Most people have seen the NBC mockumentary sitcom "The Office," which brilliantly told stories about the current contemporary work culture.  The show depicted the tribulations that arise when a group of people occupy the same open office space out of necessity rather than choice. While NBC's version of The Office skewered the monotony that is working in an office in an over the top fashion, it does show how noise and distractions impact those around them. 

Internal office noise can include ringing telephones and fax machines, loudspeaker paging systems, copy machines, HVAC systems, rustling paper, and other things. There are also occasional external noises that can make their way into an office building which occur during the course of a day. If you work near an outside wall of a building or near a window or door leading to the outside, you may hear noises from automobiles and trucks, airplanes, or noise from motorized landscaping machines such as lawnmowers,  trimmers, or blowers. 

The Office Dwight Shroot talkingNoise doesn't have to come from machines or equipment to be distracting or cause interference to our concentration abilities. In fact, speech, especially chit chat, ranks highest on the list of annoying office noise, according to a paper for the National Research Council of Canada.

Conversations that occur around you all day long are a major source of indoor office noise. While dialogue and interaction is a big part of a business on a day-to-day basis, many of these occur in places where the noise is not contained. It’s often difficult to hear over them and think as clearly as you normally do when they are audible. Studies with a specific focus on speech sounds have shown that the more intelligible the background speech is, the lower the performance says study author Helena Jahncke, Ph.D., a professor of environmental psychology at the University of Gälve in Sweden. It’s not clear exactly why this is, but one theory is that your brain automatically wants to devote mental resources to understanding speech, so that means less brain power devoted to your own thoughts, Jahncke explains.

At any given time, a cubicle worker may be overhearing one or more phone conversations, water cooler chats, impromptu meetings, bull sessions, and even co-workers muttering at their computers. These activities can occur at decibel levels that range from 65 – 75 decibels or louder. These distractions often drown out our own thoughts, turning us into involuntary eavesdroppers.

Watch for Part 3 of this 4 part blog post series on office noise!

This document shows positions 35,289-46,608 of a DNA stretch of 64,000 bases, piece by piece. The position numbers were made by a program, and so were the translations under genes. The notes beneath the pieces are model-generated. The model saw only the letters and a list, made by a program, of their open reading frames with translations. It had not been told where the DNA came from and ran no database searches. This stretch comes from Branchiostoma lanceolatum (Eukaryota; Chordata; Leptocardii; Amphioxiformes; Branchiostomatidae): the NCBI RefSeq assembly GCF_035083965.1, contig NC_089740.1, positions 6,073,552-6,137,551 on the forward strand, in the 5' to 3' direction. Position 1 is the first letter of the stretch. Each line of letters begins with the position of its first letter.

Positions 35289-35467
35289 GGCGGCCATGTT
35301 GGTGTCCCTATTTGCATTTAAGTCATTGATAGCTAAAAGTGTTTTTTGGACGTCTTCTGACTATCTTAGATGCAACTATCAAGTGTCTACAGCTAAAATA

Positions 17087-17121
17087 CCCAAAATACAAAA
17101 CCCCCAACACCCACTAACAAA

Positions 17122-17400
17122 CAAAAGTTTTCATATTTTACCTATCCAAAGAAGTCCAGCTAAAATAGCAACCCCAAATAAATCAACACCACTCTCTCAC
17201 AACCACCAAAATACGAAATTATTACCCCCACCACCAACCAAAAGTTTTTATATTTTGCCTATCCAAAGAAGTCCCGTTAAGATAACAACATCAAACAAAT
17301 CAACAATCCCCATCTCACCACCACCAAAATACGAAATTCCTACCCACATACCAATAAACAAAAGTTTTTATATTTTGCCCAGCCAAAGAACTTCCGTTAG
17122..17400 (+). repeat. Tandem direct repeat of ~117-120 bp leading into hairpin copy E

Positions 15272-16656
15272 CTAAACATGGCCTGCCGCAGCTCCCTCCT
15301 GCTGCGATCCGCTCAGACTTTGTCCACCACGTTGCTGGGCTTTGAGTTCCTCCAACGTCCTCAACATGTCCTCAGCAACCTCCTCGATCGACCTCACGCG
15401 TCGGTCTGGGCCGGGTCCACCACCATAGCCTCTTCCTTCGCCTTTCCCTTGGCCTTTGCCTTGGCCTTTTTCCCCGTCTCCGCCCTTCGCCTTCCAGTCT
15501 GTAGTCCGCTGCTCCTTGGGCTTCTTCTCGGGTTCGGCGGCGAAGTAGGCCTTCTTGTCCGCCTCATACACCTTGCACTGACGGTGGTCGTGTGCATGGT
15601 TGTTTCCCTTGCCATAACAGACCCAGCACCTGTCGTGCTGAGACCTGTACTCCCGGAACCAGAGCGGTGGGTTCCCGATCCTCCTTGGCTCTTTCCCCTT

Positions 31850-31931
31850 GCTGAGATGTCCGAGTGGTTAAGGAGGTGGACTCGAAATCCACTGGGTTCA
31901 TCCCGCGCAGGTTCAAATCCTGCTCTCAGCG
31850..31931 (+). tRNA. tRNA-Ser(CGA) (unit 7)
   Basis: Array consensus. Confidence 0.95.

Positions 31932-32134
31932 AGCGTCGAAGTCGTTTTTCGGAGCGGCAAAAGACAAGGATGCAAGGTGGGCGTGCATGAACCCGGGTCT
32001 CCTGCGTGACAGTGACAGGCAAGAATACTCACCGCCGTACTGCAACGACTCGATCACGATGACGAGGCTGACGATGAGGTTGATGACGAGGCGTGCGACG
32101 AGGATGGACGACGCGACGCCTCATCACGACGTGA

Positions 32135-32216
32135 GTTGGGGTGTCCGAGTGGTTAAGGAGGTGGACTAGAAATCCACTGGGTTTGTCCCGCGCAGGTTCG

Tags: office cubicle noise, office soundproofing, Office noise, noisy offices, soundproofing

Noise is a Severe Problem in India

Posted by Thomas Wiseman on Jul 19, 2013 4:14:00 PM

india noise pollutionloud speakers

Over the past decade, India has tried to get quieter, but is it working? Noise pollution is still a severe problem in India and may have harmful consequences on human health over time. Noise regulations were introduced in India about a decade ago, setting noise limits in industrial, commercial and residential areas, with stiff fines for offenders. Despite this, there is still little awareness or care about the dangers of noise pollution by many who live there. Because of a lack of manpower to enforce the laws or vested interests of politicians or the so called powerful lobby, noise legislation is not enforced effectively some experts claim. 

India is the seventh largest country by area and the second most populous country with more than 1.2 billion people. Since 1991, continuing economic liberation has moved the country towards a market-based economy. By 2008, India had established itself as one of the world's fastest growing economies

Some of the general noise problems in India include:  

    -  Industrial and construction activities

    -  Traffic noise

    -  Automotive traffic and honking of horns

    -  Fire crackers

    -  Generator sets

    -  Loud speakers 

    -  Music systems.

Air and road traffic in India and many developing countries have increased at amazingly rapid rates. While they may be symbols of growth and prosperity their engines have raised the noise levels in and above many cities. Aviation noise are among the biggest contributors to noise pollution.  Then there is the cumulative impact of powerful music systems (personal and conventional) and noise within the home (loud music and television for instance) that are increasingly becoming the source of many noise related ailments.

For some countries, including India, celebrations and festivities mean escalation of noise. Fire crackers and loudspeakers add to traffic noises which reverberate through crowded housing colonies, causing one of the world’s least recognised public health hazards – noise pollution. Infants, elderly and those who are ill are most vulnerable to noise pollution.

India’s Noise Control Regulatory Measures